The good senator continued to speak into the uproar, and then made a final statement to the audience, “If you will not stand with Israel and the Jews, then I will not stand with you.”
If I had not been there myself, I would have a difficult time understanding what actually transpired. It was not just a band of a few politically motivated people who were trying to take advantage of the situation. Hundreds of gala attendees were shouting at the top of their lungs for the senator to change the subject or to leave — and he did the latter.
Now, I do not agree with the methods of those who shouted down a sitting United States Senator, calling on him to leave the stage. But I also do not understand why the good senator was not prepared to address such a distinguished body of clergy and lay people from around the world on the topic of Christian genocide, or why he spoke with such insensitivity.
Up to this point, the Summit had been a success. Remember: it was a diverse group of Christians coming together from many countries. The organizers deserve our utmost respect for a job well done. I pray it is only the first of many more such events.
My prayer, however, is that the people they invite to speak do their homework first.
Posted by the Orthodox Christian Network.  You can find the Orthodox Christian Network on Google+.
Shaped by a life of service to Christ’s Church, Fr.…

Saturday, September 13, 2014

"The Fragile Promise of the Pan-Orthodox Council"

he announced 2016 council of Eastern Orthodox Churches is historical, but expectations should be modest
Ecumenical Patriarch Bartholomew of Constantinople celebrates an Orthodox liturgy for the feast of the Dormition of Mary at the Panagia Soumela Monastery near Trabzon, Turkey in August 2010. The Patriarch will preside over the Orthodox council to be held in Constantinople in 2016. (CNS photo/Umit Bektas, Reuters)
An Assembly (Synaxis) of the Primates of the local Orthodox Churches, meeting March 6-9, 2014 in Istanbul, has agreed to convene a Pan-Orthodox council. A “Communiqué of the Primates of the Orthodox Churches” released on March 9th stated that “the Holy and Great Synod of the Orthodox Church … will be convened and presided by the Ecumenical Patriarch in Constantinople in 2016.” This decision brings to the homestretch a long process of preparation that goes back as far as the 1920s, had an active phase in 1960s and 1970s, and then was rather quiet until very recently.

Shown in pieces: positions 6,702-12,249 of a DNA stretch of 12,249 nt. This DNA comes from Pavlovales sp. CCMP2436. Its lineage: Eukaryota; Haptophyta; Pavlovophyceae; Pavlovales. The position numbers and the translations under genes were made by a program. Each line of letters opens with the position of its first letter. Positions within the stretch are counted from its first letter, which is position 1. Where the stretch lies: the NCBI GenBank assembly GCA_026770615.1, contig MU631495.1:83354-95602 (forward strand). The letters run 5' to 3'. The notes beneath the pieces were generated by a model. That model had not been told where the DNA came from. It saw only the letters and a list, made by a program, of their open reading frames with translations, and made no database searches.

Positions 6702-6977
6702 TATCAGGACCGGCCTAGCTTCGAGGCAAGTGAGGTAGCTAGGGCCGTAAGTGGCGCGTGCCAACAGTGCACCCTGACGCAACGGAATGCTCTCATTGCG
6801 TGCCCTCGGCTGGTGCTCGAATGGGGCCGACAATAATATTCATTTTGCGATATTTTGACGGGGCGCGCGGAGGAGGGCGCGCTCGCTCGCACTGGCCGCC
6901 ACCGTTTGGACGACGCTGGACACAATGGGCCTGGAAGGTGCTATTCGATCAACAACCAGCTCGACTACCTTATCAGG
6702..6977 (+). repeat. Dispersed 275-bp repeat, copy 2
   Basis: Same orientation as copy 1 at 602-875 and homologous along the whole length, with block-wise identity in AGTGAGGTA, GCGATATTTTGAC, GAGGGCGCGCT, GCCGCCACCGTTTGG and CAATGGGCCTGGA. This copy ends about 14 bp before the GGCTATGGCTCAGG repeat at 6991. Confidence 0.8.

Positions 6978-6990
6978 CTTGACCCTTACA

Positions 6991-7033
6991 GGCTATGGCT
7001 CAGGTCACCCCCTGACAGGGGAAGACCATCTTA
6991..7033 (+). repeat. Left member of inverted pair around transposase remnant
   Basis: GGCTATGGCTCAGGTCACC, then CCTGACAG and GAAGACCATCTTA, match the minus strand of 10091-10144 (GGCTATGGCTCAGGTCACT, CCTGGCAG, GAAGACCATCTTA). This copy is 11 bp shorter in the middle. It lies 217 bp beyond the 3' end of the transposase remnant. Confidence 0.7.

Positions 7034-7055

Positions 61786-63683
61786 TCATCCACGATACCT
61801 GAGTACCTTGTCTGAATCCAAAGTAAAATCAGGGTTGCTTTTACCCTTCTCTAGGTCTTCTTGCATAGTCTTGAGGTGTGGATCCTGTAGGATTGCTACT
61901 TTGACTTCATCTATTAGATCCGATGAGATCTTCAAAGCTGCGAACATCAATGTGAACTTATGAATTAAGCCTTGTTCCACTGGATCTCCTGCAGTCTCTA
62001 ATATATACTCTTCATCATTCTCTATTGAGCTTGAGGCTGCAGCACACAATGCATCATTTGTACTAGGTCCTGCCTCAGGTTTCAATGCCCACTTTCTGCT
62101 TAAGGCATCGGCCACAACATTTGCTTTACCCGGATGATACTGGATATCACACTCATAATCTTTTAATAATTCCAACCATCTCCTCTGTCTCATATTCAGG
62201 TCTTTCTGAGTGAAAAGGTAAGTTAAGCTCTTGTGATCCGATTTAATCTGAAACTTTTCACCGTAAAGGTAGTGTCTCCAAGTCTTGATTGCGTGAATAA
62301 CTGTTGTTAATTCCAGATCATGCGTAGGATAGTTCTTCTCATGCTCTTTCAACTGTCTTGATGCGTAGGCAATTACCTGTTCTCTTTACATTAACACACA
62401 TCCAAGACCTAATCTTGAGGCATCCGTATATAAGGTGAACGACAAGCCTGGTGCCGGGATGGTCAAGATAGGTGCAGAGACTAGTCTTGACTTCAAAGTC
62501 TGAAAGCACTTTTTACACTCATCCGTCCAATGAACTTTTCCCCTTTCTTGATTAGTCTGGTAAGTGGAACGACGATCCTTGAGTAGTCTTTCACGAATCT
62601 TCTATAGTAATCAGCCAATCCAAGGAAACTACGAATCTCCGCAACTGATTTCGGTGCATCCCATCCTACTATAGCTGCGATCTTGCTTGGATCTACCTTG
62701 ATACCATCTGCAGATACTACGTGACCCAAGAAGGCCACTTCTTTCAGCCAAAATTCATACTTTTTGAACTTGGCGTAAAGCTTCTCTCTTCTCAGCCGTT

Historical context
The last Pan-Orthodox council of this scale was convened in Constantinople well over a thousand years ago, in 879-880, when Photius was reinstalled to the Patriarchal throne. That council dealt mostly with the issues of inter-Church relations and had wide representation of the Eastern Christian Churches, with over 380 bishops in attendance. Some Orthodox believe that the IV Council of Constantinople (its other name) was the eighth and last ecumenical council.
After Byzantium lost most of its territories, the councils of the same scale became impossible. Nevertheless, the Eastern Church continued exercising its synodality. Many Eastern bishops and even Patriarchs were unable or did not want to stay with their flocks on the occupied territories. They either preferred,or had no choice but to spend most of their time in safe Constantinople. The old institution of endemousa synodthat is, a gathering of all bishops who, by chance, found themselves in the capital—became a major instrument of the Church’s synodality. Not only the hierarchs under the jurisdiction of Constantinople, but also bishops and even Primates of other Patriarchates, participated in such councils, which managed ecclesial matters related not only to the Church of Constantinople but to the entire Eastern Church.